During the study period 219.6 deaths per 100,000 children aged 5 to 14 was reported. Though comparison may be affected a little bit by estimate variation, INDEPTH member HDSS sites like; Matlab (Bangladesh), Bandarban (Bangladesh), Chakaria (Bangladesh), AMK (Bangladesh), Ouagadougou (Burkina Faso), Kilite-Awlaelo (Ethiopia), Dodowa (Ghana), Ballabgarh (India), Kilifi (Kenya), Nairobi (Kenya), Agincourt (South Africa), Africa Centre (South Africa) and FilaBavi (Vietnam) reported less mortality rate of children of the same age group than finding of the current study. However, this finding is comparable with the findings of Fantahun M, and Sacarlal, et al., which showed that this age group had mortality rate ranging from 1 to 4 deaths per 1000 children[27, 28].
From the total deaths in this study about 56.33%, 6.55%, 13.10% were attributed to communicable, non-communicable and injuries, respectively. The remaining were attributed by unspecified and undetermined. The findings of this study are in line with the study done in Mozambique which showed 73.6%, 9.5% and 4% were attributed by communicable, non-communicable and injuries, respectively. This finding is also in line with the study done in India which showed that communicable diseases cause over 196,000 deaths (approximately 60%) in this age group. Injuries have shown increment with little variation as a cause of mortality among children in this age group. Our finding is in line with a study done in Scotland on injuries among this age group which showed that injuries were the leading cause of death during 2000–06.
In this study over 75% of the deaths took place outside of the health facility. This percentage is higher than the study carried in Mozambique which was 56%. This shows that even though access to health facilities has been improved over the past couples of years, death at home is still very high which might shed light on the fact that other factors may be more important in defining the pattern of the health seeking behavior in the study area.
Severe malnutrition and intestinal infectious diseases including diarrhea were found to be major causes of death that consistently caused relatively large mortality rates during the study period which shows the fact that communicable diseases continue to be the public health problem in the study population which requires the attention of the policy makers. Deaths due to communicable diseases in this study is about eight fold compared to deaths due to non-communicable diseases. This finding is consistent to the findings of Misganaw et al in which children of age 0 to 14 years were 16 times more likely to die from communicable, prenatal and nutritional conditions compared to other age categories. However, the finding in this study is different from the findings of the study conducted in the United States of America in 2007 in which 87% of deaths among children aged 5–14 year old were due to non-communicable diseases, i.e., unintentional injuries (36%), cancer (15%), birth defects (6%), homicide (6%), and other causes (24%). This variation could be due to the fact that the two studies took place in different settings which may cause the variation in the socio-economic and health services status of children.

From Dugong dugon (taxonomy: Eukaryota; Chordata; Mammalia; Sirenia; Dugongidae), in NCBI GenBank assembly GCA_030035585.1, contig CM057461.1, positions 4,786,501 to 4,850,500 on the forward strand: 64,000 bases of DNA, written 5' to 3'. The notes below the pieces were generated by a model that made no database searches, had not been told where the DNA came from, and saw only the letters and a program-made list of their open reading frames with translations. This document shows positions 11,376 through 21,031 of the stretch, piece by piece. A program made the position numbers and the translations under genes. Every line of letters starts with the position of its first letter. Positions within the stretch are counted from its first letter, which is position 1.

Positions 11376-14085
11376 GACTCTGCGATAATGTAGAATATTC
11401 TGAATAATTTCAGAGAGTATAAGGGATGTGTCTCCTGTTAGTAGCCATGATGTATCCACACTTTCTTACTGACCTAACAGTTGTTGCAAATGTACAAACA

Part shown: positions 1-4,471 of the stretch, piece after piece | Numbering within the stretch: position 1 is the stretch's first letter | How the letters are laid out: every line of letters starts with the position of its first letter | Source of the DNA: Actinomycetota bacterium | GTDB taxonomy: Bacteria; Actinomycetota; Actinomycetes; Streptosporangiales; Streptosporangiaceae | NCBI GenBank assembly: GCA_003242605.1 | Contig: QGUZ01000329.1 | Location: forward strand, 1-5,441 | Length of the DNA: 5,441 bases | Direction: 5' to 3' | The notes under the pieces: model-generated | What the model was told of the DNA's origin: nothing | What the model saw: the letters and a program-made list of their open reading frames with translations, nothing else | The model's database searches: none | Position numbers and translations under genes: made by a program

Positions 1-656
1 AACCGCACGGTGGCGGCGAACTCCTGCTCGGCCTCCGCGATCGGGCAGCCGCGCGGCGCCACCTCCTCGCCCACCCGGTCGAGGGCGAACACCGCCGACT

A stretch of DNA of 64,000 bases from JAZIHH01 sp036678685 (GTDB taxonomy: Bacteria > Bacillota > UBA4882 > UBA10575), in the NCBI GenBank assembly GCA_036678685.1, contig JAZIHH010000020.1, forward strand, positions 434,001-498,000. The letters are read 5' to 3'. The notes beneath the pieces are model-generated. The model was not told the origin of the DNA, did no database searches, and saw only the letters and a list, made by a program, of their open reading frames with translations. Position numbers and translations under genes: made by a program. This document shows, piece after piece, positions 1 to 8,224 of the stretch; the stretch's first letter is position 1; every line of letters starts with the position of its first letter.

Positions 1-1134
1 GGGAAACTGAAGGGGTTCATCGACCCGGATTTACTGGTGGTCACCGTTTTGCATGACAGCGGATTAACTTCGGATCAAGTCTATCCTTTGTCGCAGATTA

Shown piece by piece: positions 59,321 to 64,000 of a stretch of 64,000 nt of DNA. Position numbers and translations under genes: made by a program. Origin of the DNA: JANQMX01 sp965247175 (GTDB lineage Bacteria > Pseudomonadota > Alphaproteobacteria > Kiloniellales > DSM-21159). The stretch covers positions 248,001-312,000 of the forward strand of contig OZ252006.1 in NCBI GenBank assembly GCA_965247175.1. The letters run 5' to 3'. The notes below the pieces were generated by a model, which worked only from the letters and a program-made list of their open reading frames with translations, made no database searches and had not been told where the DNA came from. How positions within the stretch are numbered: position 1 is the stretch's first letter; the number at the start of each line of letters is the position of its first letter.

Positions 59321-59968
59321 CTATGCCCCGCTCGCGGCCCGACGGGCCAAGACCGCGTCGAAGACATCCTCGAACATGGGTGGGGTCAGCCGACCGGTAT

This study reported a higher overall mortality rate of children aged 5 to 14 for a reason of avoidable causes, treatable infections and preventable accidents. Hence, further research into the factors, prevention and management of infectious diseases including severe malnutrition, intestinal infectious diseases, and acute lower respiratory infections, combined with the new understanding of the burden and distribution of disease among this age children holds the potential to significantly reduce overall mortality. In addition home death is common in the study population which has an implication on the importance of surveillance data for health sector planning as it provides information on causes of death for those who die at home. Hence, strengthening the activities of the surveillance system is required to get reliable data for the health planning of the study community. And finally, in this study, injuries were reported to be among the top three leading broad causes of death. Thus further study is warranted to identify the associated factors which may lead for targeting preventive efforts.
We would like to acknowledge Haramaya University, Kersa Demographic Surveillance and Health Research Center for their support on on providing the dataset. We are indebted to the interviewers and study subjects without whom this study would not have been realized. We are thankful to CDC, INDEPTH and EPHA for their support different activities of kersa HDSS
The findings and conclusions in this report are those of the authors and do not necessarily represent the official views of the Centers for Disease Control and Prevention/the Agency for Toxic Substances and Disease registry.
The authors have no support or funding to report.
Data are ethically restricted. Any set of data will be available for anyone in need upon filling the agreement and you can find a stable web link to the data sharing police here: http://www.haramaya.edu.et/research/projects/kds-hrc/kds-hrc-project-data/kds-hrc-data-sharingpolicy-document/. The data sharing agreement form will be accessed through this link: http://www.haramaya.edu.et/research/projects/kds-hrc/kds-hrc-project-data/kds-hrc-data-sharing-agreement/. For any kind of query concerning data you can contact Dr. Nega Assefa (moc.oohay@afessaagen).